Oliver's tax refund check motivates the farmers of Hooterville to request their refunds, too. Not understanding that you have to actually pay taxes first, they write in and state their losses for the...
Fred Ziffel objects to Arnold's love affair with shifty Mr. Haney's basset hound Cynthia. Realizing that their relationship can never work, Arnold breaks off their relationship. When Cynthia performs...
Widower Sheriff Andy and his son Opie live with Andy's Aunt Bee in Mayberry NC. With virtually no crimes to solve, most of Andy's time is spent philosophizing and calming down his cousin Deputy Barney.
Widower Steve Douglas raises three sons with the help of his father-in-law, and is later aided by the boys' great-uncle. An adopted son, a stepdaughter, wives, and another generation of sons join the loving family in later seasons.
Manhattan lawyer Oliver Wendell Douglas, who has dreamed to become a farmer, buys a rundown farm sight unseen from con man Eustice Haney. Upon his return to New York, he drags his protesting socialite wife Lisa and her finery to the rural backwash of the farm outside Hooterville. There, along with their hired hand, they attempt to build the farm into a useful venture to start over. Meanwhile, Lisa becomes acclimated to her surroundings and attempts to bring some form of civility to the backwood neighbors. Farmer Fred Ziffel's pig Arnold watches television and is in many ways smarter than the locals. Written by
Ed Stephan <email@example.com>
This is the first television sitcom in which the theme song soundtrack lyrics were sung by the leading actor & actress of the show, (beating The Monkees (1966), by just one season). The background musical melody soundtrack was "Shave and a Hair-cut: Six Bits". The first lyrics were sang by Eddie Albert sang the first lyric & Eva Gabor sang the second lyric. No consecutive lyrics were sang by either. They shared them: a 50% 50% split. See more »
In the opening song when Oliver sings "You are my wife," he reaches for Lisa with his left hand. As Lisa sings "Goodbye city life," Oliver reaches in and grabs her with his right hand. See more »
TV Kiddie Show Host:
Sure, I remember that kid, he had on the most realistic looking pig costume I've ever seen. He won first prize!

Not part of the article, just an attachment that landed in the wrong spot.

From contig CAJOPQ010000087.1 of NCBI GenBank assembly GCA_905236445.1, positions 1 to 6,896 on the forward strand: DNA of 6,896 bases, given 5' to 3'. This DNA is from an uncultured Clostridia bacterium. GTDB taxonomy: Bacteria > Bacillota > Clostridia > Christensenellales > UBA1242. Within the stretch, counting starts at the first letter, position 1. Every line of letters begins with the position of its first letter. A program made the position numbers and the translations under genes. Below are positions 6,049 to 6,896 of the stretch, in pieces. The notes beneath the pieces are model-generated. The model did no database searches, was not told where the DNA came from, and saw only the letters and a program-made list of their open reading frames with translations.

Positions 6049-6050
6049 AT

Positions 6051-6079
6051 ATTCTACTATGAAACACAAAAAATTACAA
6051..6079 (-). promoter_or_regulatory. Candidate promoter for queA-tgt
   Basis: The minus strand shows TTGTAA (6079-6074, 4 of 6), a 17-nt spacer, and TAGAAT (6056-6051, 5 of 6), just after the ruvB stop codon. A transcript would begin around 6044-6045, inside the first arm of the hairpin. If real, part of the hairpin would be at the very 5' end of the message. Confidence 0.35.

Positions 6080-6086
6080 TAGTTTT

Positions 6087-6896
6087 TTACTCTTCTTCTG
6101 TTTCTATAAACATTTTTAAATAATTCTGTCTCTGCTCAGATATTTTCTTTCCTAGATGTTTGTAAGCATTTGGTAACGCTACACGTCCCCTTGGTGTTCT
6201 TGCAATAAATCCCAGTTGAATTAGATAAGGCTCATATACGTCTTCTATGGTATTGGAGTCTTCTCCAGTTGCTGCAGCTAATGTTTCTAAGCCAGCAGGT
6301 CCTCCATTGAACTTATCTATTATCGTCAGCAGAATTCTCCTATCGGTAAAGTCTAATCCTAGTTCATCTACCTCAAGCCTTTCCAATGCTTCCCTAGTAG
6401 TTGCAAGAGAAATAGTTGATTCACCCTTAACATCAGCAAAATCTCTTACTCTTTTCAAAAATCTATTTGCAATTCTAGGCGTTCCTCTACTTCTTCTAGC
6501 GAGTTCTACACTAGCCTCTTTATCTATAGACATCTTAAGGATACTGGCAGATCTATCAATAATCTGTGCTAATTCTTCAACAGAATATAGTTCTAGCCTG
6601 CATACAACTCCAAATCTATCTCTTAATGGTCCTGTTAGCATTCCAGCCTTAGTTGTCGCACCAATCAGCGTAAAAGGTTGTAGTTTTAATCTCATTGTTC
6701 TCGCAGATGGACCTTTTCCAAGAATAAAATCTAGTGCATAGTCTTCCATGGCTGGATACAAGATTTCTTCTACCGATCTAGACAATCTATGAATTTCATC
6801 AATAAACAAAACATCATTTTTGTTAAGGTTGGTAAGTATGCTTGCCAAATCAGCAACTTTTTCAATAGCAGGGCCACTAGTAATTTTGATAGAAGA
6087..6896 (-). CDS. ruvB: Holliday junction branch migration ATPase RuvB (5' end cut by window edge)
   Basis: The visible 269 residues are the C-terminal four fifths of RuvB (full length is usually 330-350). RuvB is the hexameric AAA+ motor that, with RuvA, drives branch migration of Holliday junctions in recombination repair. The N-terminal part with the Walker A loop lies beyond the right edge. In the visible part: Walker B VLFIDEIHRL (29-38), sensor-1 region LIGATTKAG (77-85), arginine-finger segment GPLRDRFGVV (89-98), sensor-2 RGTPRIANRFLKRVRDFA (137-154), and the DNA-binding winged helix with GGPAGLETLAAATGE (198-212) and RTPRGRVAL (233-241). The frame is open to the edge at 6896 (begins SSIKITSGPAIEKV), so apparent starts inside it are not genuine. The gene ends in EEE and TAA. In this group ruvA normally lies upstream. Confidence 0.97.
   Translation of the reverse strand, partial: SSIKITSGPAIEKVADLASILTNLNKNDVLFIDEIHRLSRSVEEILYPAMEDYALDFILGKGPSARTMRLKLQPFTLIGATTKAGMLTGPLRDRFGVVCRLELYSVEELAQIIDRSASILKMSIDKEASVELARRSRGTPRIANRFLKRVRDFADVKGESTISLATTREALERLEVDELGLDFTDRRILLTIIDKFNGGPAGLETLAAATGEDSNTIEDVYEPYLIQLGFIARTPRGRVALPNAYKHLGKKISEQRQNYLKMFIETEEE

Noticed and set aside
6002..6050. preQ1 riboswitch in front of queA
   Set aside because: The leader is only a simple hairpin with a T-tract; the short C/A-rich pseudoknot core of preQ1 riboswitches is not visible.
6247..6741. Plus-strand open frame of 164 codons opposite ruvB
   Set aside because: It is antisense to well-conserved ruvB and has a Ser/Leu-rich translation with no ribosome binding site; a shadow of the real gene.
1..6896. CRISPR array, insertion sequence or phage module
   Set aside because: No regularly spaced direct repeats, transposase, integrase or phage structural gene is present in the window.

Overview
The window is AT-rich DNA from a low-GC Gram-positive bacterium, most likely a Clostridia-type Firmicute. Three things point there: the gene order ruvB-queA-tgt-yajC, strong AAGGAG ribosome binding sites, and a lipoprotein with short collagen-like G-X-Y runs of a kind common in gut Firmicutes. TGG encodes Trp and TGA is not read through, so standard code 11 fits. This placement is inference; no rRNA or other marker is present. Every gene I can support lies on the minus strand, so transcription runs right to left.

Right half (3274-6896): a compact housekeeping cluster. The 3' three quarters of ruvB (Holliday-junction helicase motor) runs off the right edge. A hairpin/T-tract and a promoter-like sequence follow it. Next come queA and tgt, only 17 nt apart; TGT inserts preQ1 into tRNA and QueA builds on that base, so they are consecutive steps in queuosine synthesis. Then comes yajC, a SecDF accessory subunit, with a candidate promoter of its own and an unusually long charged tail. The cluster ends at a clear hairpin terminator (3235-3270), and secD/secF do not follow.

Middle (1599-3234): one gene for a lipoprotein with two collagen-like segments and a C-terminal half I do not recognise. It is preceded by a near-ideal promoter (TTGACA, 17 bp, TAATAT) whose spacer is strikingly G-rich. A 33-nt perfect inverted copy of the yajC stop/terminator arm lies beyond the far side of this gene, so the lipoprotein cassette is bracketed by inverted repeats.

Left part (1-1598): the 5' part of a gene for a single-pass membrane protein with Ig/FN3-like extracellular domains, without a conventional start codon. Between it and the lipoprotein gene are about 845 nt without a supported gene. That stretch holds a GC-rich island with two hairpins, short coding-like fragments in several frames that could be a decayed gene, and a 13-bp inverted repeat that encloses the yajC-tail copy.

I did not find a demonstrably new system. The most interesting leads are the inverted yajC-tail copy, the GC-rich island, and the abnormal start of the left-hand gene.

No, you don't understand, Arnold is a REAL PIG!
TV Kiddie Show Host:
I'll say he is! We had five gallons of ice cream for those kids, and he ate every bit of it himself!
See more »
As each Opening Credits concludes & just after the comical duo of Eddie Albert & Eva Gabor concluded their comical song, singing solo lines, there is one more "Shave and a Hair Cut: Six Bits" musical. As the musical concludes, (approximately five to ten seconds) Eddie Albert & Eva Gabor stand still as the melody plays. As "Six Bits" melody occurs they act like a living drawing of Grant Wood's "American Gothic" drawing. As "six bits" melody occurs, Eddie Albert quickly taps the ground twice, completing the Opening Credits. See more »
Watching this as a child during the late 1960's I didn't like this show. I didn't find it funny because it frustrated me! With all of the locals frustrating Mr. Douglas endlessly, they frustrated me too. Stumbling upon the show years later, the frustration was gone and I could finally enjoy the humor of it all. This was light years ahead of the tame (and boring) "Pettycoat Junction." This was life with "The Three Stooges." I always loved the on-going home improvement projects with the closet doors opening to the outside, the telephone poll phone, the over-blown big chic New York City furniture stuffed into a little farmhouse, Lisa's pink appliances, her cooking, Arnold the pig and many more. When they say they don't make 'em like they used to, they don't, and that's a darn shame.
17 of 17 people found this review helpful.
Was this review helpful to you?